Derek Webb: I Was Wrong, I’m Sorry, & I Love You

Release Date: Sept. 3, 2013

I’ve gone down a number of roads already as it relates to this record. If you’d like to read a more “traditional” review, I would point you to what I wrote for FaithVillage.com

When it comes to art criticism, there are so many layers that you have to look at and music in particular is a peculiar beast. There’s the song itself – melody and lyrics. But beyond that, you have to look at production choices and instrumental arrangements. And I, for one, hate to pull a song out of its given context so then you’re looking at a song’s place on an album and the album as a whole. And even if you wade deeply into all of that, there’s still the caveat of authorial intent – both in what they meant the song to be and how they meant for you to experience it.

Derek has addressed really all of these concerns pretty explicitly (much of which you can learn about in the interview I conducted with him several weeks ago).

With all of that in mind, I have to say that I love these songs, but this is not my favorite Derek Webb record. I’ve said before that I really want to hear a “sonically homogenous” record – that is, all the songs having the same general tone. You hear a wide range of influence here from U2 (“I Was Wrong, I’m Sorry & I Love You”) to Bob Dylan (“Heavy”) all the way to Marty Robbins (“The Vow”). In the same way, many of the songs harken back to earlier Webb albums – “Lover Part 3” (She Must and Shall Go Free), “Closer Than You Think” (The Ringing Bell), “Everything Will Change” (Mockingbird), “Heavy” (Ctrl).

I’ll never disrespect an artist for making art and going at it with a very thought-out intentionality. It’s clear that Webb is saying something with these choices. At it’s most simple, I think that message is two-fold: “This is who I am” and “We have more in common than you might think”. And the album clearly succeeds at this. My only issue here is my own personal preference. When an album makes big tonal leaps from song to song, it leaves me off balance, not knowing what to expect next. For me, this makes it harder to dig into the meat of the lyrics because I spend the first half of the song trying to regain my balance.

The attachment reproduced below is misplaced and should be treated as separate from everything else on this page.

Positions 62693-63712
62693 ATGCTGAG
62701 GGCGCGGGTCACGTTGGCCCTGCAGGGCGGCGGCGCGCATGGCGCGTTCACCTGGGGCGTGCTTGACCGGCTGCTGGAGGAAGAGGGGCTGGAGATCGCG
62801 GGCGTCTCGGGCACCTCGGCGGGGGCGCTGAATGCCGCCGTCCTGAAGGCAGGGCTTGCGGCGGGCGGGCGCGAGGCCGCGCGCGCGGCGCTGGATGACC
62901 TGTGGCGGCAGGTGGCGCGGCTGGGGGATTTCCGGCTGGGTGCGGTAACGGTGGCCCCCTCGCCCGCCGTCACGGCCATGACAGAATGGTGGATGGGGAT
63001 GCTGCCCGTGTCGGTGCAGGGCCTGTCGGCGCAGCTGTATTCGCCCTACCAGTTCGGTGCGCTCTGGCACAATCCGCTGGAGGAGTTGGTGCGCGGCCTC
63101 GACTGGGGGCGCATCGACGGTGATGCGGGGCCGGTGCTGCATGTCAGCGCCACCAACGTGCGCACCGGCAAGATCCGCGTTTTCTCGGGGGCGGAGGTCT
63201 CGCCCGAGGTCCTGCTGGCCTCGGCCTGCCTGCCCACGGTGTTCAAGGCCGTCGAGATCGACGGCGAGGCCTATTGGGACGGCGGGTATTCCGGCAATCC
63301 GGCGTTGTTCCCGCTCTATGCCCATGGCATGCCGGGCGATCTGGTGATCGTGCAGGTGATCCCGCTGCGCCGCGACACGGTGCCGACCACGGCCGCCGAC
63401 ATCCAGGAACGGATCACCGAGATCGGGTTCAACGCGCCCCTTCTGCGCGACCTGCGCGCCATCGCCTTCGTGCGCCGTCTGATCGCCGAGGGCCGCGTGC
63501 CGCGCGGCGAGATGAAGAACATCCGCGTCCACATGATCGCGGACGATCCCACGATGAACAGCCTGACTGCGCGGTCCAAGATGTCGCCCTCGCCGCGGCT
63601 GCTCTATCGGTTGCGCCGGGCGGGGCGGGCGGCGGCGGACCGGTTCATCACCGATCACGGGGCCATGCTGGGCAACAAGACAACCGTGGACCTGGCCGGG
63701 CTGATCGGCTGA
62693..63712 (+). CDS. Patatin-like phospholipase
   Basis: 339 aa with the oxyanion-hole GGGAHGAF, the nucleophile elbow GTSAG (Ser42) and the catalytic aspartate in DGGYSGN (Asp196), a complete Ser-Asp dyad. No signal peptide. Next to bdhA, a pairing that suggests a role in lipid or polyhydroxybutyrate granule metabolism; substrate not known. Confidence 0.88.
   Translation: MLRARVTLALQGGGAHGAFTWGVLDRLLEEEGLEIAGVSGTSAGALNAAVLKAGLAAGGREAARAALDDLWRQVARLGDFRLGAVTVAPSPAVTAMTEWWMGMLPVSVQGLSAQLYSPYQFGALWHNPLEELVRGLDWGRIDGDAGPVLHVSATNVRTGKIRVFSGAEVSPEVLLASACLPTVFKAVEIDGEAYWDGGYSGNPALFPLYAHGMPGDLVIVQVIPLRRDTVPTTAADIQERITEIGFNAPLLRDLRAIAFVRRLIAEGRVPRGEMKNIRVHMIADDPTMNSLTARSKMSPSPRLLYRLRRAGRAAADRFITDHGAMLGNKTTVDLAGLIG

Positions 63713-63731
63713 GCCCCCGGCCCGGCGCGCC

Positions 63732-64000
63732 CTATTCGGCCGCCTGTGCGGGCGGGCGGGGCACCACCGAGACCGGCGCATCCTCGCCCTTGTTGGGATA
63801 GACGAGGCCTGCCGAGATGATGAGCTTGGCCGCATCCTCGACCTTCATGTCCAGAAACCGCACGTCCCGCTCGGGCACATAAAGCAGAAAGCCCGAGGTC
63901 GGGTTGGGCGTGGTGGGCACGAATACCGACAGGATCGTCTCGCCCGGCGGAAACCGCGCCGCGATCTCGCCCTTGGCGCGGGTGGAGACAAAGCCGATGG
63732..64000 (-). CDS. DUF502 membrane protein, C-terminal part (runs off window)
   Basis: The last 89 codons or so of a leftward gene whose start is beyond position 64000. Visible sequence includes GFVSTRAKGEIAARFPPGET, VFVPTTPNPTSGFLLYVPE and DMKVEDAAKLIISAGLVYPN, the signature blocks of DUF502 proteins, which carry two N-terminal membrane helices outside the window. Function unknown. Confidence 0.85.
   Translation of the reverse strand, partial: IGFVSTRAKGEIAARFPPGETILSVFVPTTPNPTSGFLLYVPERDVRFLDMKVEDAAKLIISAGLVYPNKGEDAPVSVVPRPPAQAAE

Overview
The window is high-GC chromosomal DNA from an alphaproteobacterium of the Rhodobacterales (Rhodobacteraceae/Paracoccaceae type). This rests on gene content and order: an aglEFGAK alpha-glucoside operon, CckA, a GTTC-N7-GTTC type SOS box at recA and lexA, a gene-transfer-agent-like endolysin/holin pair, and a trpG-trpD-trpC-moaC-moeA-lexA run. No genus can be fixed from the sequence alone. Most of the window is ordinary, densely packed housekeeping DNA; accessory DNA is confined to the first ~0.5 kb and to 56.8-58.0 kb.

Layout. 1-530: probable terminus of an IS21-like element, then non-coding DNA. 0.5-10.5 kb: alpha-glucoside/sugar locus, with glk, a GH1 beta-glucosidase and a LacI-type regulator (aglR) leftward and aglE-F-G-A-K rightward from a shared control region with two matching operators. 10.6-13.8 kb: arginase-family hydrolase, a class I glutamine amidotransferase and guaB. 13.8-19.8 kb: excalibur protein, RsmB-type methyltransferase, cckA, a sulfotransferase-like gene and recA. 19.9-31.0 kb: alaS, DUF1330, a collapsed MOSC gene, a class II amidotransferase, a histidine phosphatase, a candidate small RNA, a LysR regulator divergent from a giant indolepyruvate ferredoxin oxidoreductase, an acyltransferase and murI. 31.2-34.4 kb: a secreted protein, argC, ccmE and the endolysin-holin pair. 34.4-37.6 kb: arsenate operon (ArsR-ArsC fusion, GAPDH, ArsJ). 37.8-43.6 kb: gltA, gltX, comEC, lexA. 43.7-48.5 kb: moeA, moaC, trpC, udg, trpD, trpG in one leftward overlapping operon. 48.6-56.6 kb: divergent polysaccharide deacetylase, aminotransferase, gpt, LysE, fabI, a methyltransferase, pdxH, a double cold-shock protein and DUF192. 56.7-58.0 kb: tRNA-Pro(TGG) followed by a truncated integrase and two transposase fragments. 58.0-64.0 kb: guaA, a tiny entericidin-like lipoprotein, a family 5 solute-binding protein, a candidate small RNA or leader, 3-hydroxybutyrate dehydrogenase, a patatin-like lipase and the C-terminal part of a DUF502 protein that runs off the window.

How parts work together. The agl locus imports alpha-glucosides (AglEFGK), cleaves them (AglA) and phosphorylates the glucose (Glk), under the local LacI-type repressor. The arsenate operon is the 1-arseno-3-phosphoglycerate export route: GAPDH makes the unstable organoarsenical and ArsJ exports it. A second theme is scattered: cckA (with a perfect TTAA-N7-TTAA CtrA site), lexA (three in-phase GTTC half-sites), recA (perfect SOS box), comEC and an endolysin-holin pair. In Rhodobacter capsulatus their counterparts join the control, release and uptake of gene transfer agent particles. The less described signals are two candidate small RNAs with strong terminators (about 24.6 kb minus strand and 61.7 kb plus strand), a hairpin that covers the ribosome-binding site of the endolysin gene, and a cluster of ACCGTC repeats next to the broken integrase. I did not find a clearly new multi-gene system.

Fortunately, Derek has offered a collection of acoustic videos with accompanying commentary intros that really cut to the heart of the songs. For me, these tracks offer a purity of experience that allow the listener to dig into the multiple layers of meaning found in most of the tracks on the album. They are closer to the Derek Webb that I grew up with and they offer a common tone to songs that are so disparate on the record.

Beyond the artistic talk lies the true message at the heart of the record. On one hand it may be seen as Webb’s self-indictment and renewed commitment to live and love rightly. Yet, it may be seen as invitation for us all to examine ourselves and accompany him on the journey. As such, there is really no better way to summarize Webb’s 20 year career. Ever the agitator, he has always looked at things from a slightly different perspective, poked the proverbial “bear”,and  offered himself as the scapegoat so that his listeners may have the opportunity to find their own voice.

There are few artists that have been a part of my life as long as Derek Webb has. There are even fewer who have offered the kind of message that has effected my view of the world in the same way that he has. It’s for that reason that I have to look at this album as more than just a collection of songs. For me, Webb’s work has always said, “Here’s what’s next”, in terms of the way I look at the world – and the vision that he has presented here suggests an amazing journey ahead.